Colonel David Smiley: Blues officer and MC recipient

The Times’ Obituary of David Smiley. Times’ content is now subscription only so no link I am afraid. Paddy was a friend and wrote the foreward to Smiley’s book Albanian Assignment.

First published in The Times January 2009.

When Lieutenant David Smiley was ordered to Palestine with the 1st Cavalry Division in January 1940 his immediate concern was how to dispose of his private aeroplane, two racehorses and Bentley. The next five years were to bring him more exacting problems, but he completed the war as a three-times decorated lieutenant-colonel.

The Life Guards and Smiley’s regiment, the Royal Horse Guards (The Blues), each provided two squadrons to make up the 1st Household Cavalry Regiment (HCR), which, together with two other horsed cavalry regiments already in Palestine and several mobilised Yeomanry regiments, provided the 1st Cavalry Division with the capability to relieve an infantry division in Palestine for service in the Western Desert. Smiley found Palestine interesting but, seeking more active duty, he volunteered to join No 52 (Middle East) Commando under training at Geneifa, Egypt, in November 1940.

Operations against the Italians in Abyssinia in the early months of 1941 gave him his first taste of action, but when 52 Commando was withdrawn to Egypt, after Haile Selassie had been restored to his throne, he heard that 1st HCR had been motorised and was about to go to the Western Desert, so he hastened to rejoin. Diversions of the regiment — to Iraq, during the Rashid Ali anti-British revolt, Syria and then Persia with the force assembled to oppose any German thrust from the Caucasus towards the oilfields — intervened. But Smiley eventually reached the desert in time for El Alamein. Afterwards, while in Cairo under orders for return to Syria, he snapped up an invitation to join the Special Operations Executive (SOE) mission about to be sent to Albania.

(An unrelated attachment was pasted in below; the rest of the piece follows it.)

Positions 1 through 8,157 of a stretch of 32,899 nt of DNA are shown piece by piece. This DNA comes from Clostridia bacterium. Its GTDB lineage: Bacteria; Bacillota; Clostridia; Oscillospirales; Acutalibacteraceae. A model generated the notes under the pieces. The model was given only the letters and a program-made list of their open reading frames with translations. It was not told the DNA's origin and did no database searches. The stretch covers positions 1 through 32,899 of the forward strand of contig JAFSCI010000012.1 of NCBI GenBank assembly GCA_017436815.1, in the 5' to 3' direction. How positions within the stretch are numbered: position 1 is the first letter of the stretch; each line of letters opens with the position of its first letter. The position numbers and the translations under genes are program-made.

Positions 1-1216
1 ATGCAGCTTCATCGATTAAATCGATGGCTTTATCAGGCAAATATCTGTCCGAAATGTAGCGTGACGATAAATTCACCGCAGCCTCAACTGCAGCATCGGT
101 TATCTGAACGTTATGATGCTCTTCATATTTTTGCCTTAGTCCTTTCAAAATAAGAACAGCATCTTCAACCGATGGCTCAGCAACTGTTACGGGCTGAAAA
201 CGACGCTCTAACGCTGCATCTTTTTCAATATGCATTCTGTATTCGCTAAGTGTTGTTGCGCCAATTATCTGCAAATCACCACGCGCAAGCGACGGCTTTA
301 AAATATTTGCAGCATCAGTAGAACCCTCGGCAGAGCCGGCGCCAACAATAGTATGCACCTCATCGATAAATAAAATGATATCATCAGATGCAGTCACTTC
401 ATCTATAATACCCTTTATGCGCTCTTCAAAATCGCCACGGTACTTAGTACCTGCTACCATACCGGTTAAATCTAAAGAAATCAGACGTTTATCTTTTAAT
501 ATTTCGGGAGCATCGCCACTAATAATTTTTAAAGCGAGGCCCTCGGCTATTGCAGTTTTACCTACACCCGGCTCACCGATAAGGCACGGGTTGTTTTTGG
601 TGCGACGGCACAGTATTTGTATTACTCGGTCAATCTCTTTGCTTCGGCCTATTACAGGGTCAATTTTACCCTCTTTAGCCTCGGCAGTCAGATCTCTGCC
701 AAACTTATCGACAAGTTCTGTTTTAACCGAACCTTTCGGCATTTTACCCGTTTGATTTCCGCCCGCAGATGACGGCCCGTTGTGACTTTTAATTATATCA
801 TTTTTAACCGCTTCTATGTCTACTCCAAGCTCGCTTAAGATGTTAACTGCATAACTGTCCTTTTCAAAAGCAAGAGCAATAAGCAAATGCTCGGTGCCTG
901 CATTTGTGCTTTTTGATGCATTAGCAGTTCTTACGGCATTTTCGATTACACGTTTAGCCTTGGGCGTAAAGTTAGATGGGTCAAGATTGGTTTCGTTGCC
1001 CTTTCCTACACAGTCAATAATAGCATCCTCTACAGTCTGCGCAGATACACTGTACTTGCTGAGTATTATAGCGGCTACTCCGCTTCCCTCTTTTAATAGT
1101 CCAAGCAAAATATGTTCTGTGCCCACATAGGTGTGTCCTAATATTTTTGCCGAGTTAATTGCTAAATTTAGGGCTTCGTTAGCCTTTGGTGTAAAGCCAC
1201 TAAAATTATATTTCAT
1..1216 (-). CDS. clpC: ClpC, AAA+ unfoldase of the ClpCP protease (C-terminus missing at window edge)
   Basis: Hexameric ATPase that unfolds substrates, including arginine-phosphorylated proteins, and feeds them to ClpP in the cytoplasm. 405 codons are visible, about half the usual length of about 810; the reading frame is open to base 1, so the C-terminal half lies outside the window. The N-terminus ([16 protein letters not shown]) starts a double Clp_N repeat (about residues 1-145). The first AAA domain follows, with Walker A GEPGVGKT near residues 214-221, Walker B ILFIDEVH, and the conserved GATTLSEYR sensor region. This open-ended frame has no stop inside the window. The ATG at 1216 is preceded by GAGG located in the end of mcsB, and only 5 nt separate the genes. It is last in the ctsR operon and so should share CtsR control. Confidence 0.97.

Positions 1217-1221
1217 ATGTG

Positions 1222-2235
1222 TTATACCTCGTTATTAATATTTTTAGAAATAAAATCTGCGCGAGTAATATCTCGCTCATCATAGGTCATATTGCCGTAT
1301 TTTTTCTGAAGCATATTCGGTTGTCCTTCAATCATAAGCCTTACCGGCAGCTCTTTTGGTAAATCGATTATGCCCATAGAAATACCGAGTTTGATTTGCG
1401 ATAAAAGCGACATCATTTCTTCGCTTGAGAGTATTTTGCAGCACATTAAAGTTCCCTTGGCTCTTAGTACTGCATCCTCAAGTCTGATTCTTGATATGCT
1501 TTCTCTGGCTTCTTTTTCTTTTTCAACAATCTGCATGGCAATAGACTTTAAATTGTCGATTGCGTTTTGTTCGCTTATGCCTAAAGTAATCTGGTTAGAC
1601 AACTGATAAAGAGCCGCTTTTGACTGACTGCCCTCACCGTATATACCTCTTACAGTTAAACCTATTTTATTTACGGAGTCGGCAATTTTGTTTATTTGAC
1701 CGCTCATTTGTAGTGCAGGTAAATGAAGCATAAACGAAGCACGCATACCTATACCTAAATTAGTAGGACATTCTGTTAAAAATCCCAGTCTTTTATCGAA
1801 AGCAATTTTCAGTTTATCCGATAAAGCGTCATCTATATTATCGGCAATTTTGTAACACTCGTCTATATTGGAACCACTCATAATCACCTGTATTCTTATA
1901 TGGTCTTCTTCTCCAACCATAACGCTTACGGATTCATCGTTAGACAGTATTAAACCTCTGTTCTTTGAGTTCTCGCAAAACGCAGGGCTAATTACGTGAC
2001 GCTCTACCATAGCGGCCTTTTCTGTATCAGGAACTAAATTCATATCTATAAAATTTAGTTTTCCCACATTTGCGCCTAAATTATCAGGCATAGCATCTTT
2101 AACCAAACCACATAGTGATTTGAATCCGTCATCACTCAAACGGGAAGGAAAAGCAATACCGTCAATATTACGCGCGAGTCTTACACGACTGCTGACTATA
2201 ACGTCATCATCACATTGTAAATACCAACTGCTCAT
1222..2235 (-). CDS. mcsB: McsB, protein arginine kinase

Although there was little reliable information on the situation in Albania, SOE hoped to orchestrate partisan attacks on the occupying Italians. A team comprising Major N. L. D. “Billy” McLean, Smiley, Lieutenant Garry Duffy — a demolitions expert — and a radio operator was parachuted into Axis-occupied Greece, where an SOE mission was already established. They crossed the Albanian frontier to find that the communist and royalist guerrilla groups were principally engaged in outmanoeuvring each other in readiness to take control of the country once the Axis forces had been evicted.